Among the town’s close-knit Sikh community, the shock and remorse were even greater. Members of the community knew Karnail Gakhal well.

Shortly after arriving in Vernon from


A partial list of murder-suicides in the past year:

• JAN. 23, 1996 — MANON MAHER, 35,

of Drummondville, Que., kills her son, her daughter and herself.

• JAN. 16, 1996 — KENNETH BARR, 45,

shoots his wife and her friend, then himself, in Lanark, Ont.

• JAN. 5, 1996 — JAMES HUANG, 40,

kills his wife, two daughters and his mother in Surrey, B.C., before killing himself.

• DEC. 26, 1995 — IAN BROWN, 26,

of Ottawa kills his wife, two children and himself.

• DEC. 9, 1995 — LYNN CLEMENTS, 38,

shoots his wife and a friend in North Ohio, N.S., before killing himself.

• NOV. 2, 1995 — ISAAC WIELER, 32,

of La Crete, Alta., shoots his wife and her mother, then himself.

• JUNE 12, 1995 — JOSEPH JEANNOT, 68,

of Gatineau, Que., kills his wife, a daughter and himself.

• APRIL 26, 1995 — CLEMENT MERCIER, 54,

of Ste-Marie-de-Beauce, Que., kills his daughter and the local police chief before hanging himself.

Punjab, India, he had helped to establish the town’s first Sikh temple. Balwinder’s wedding, like Rajwar’s, had been planned for a newer white stucco structure that in 1989 replaced the older house of worship, less than a kilometre from the family home in the community’s prosperous middle-class Mission Hill district.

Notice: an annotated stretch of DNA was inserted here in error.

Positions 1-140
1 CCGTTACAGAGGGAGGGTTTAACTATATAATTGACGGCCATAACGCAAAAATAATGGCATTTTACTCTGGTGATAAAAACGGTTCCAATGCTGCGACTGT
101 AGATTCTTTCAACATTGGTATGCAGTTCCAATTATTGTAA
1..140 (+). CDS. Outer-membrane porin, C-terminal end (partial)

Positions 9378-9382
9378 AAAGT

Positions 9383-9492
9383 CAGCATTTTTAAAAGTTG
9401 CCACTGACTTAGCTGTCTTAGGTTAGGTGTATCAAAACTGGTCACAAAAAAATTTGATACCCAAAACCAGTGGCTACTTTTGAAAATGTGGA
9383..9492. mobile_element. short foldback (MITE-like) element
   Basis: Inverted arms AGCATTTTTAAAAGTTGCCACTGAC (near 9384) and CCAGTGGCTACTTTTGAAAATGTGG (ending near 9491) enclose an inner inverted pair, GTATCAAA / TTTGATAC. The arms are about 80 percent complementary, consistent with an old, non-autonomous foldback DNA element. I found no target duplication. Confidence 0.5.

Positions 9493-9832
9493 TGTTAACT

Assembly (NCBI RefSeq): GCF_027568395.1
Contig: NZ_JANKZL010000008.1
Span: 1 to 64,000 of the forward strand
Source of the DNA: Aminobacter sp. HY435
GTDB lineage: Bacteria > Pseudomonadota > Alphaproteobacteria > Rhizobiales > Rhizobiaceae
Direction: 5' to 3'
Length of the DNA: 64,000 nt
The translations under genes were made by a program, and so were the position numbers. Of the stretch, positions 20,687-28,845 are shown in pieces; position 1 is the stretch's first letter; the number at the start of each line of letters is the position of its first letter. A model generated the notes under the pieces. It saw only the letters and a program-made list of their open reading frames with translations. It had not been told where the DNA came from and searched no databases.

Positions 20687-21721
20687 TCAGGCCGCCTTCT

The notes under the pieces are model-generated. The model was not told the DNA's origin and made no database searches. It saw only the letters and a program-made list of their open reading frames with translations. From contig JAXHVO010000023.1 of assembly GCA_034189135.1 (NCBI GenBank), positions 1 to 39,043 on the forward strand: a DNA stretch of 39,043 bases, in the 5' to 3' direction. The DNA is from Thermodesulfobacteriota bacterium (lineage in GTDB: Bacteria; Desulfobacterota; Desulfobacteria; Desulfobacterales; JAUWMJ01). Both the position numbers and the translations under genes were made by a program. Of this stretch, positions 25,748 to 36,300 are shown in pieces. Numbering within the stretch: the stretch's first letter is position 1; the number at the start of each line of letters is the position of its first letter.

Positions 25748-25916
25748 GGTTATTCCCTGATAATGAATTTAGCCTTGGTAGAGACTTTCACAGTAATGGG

In the wake of the tragedy, the temple instead became a place of mourning. As dusk fell on April 5, the traditional Sikh wailing of bereaved friends and relatives filled the building. Throughout the following day, members of the congregation held a vigil for wedding guests, some of whom did not learn about the tragedy until they arrived in Vernon. (The groom, whose name was withheld by family members, had received the shocking news while en route from Ontario.) “We are gathering together, talking, preparing hot meals so they will have some comfort,” said temple president Satwant Dhindsa. “Everybody is in shock. We don’t know what to think.” For no one was the shock greater than for the Gakhals’ immediate relatives. They had known that Chahal harbored a grudge against his estranged wife and her family. In January, 1995, Rajwar visited Vernon RCMP to file a complaint that Chahal had threatened her, but she requested that the police take no action against him. Still, Chahal’s animosity was common knowledge among relatives. “He told them he was going to make sure none of their other daughters would ever get married,” Balwinder Gakhal, the wife of Karnail’s cousin Torlok told Maclean’s. “Nobody imagined he would be capable of doing this.” In a few terrifying minutes, with just a week to go before the Sikh holiday of Vaisakhi, which celebrates the revelation of the five symbols of Sikhism, Vijay Chahal proved just how deadly his rage could be.